Friday, April 26, 2013

To go on a family vacation and be able to read a book (or two) all the way through is a wonderful thing. I had been looking forward to both "Autobiography of Us" by Aria Beth Sloss and "Frances and Bernard" by Carlene Bauer, and I liked the first but loved the latter. One reviewer said he thought the ending was a bit of a letdown, but I disagree. I've gone back several times to reread the last page.

The elementary school that two of my children go to is celebrating National Poetry Month with what it calls "Poem in a Pocket Day." Every child is to write or find a poem that takes no longer than 30 seconds to read or recite and keep that poem in his or her pocket, ready to share if someone asks. While I won't name names, one of us was a little more enthusiastic about this project than the other, but both ended up with poems I think are "very them" folded (or stuffed) in their pockets. This is what I might choose if someone asked me to put a poem in my pocket.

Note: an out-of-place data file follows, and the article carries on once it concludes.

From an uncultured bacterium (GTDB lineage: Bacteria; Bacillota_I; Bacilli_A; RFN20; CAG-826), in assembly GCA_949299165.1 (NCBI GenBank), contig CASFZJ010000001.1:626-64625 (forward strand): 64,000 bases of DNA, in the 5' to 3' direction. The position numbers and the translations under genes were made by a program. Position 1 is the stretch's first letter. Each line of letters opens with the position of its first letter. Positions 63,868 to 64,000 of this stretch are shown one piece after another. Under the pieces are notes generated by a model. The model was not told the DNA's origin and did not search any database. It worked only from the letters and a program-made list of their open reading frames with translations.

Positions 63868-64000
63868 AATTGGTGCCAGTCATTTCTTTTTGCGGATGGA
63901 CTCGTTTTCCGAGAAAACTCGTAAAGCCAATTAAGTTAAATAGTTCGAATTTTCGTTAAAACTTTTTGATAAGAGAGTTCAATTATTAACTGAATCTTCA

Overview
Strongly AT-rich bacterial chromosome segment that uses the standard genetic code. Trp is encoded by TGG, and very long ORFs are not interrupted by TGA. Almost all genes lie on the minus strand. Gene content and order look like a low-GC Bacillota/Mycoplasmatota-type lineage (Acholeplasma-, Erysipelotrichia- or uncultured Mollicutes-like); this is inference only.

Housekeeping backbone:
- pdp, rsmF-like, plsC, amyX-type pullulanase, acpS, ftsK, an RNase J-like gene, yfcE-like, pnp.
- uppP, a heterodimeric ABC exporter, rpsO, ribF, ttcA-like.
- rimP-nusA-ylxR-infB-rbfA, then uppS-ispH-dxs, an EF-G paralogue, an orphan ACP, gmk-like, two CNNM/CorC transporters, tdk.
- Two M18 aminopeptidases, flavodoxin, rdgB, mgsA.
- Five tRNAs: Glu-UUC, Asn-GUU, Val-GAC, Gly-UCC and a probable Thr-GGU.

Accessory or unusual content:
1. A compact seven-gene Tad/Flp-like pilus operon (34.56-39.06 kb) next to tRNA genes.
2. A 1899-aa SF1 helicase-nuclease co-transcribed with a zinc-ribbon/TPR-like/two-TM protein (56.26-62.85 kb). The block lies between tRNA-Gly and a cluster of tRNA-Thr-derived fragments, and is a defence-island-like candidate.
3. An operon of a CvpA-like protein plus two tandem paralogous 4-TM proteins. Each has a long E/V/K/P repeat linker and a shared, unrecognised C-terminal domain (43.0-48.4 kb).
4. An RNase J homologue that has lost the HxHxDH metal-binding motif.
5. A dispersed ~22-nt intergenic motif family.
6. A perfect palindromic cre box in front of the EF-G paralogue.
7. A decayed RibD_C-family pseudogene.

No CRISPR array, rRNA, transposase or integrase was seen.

I enjoyed this article in The New York Times Sunday Styles section (from a couple weeks back - still catching up) on conflict resolution in families, i.e. how to manage arguments and end up happier. The article includes several tips such as sitting in comfortable seats when discussing uncomfortable subjects; avoiding the word "you" in any discussion, such as "You never do this..."; and my personal favorite, the three-minute rule, which recognizes that the most important points can be made in the opening minutes. "After that, people repeat themselves at higher and higher decibels," the author says. For me, that's a hard one but a good one.

A little background on the photograph below, which is this month's Boston Magazine cover. According to the magazine, the original May cover was almost ready to go to print when the editors learned of the bombings in Boston. They quickly started over and came up with the idea of a heart composed of shoes worn in the marathon. They sent out posts on Facebook and Twitter asking runners if they would be willing to donate their shoes and to be interviewed about their experiences. Staffers also talked to friends and friends-of-friends until they had the 120 shoes you see below. I love this story, and I love this beautiful and touching cover.

Happy weekend.

(Photograph by Mitch Feinberg for Boston Magazine)


  1. I have seen the Boston cover but knowing the story behind makes it all that more powerful! Also enjoyed the NYT piece on family fighting.. I'm already bracing myself for when Henley starts talking!

  2. Thanks, Bec! Yes, we have lots of talkers in our house :).


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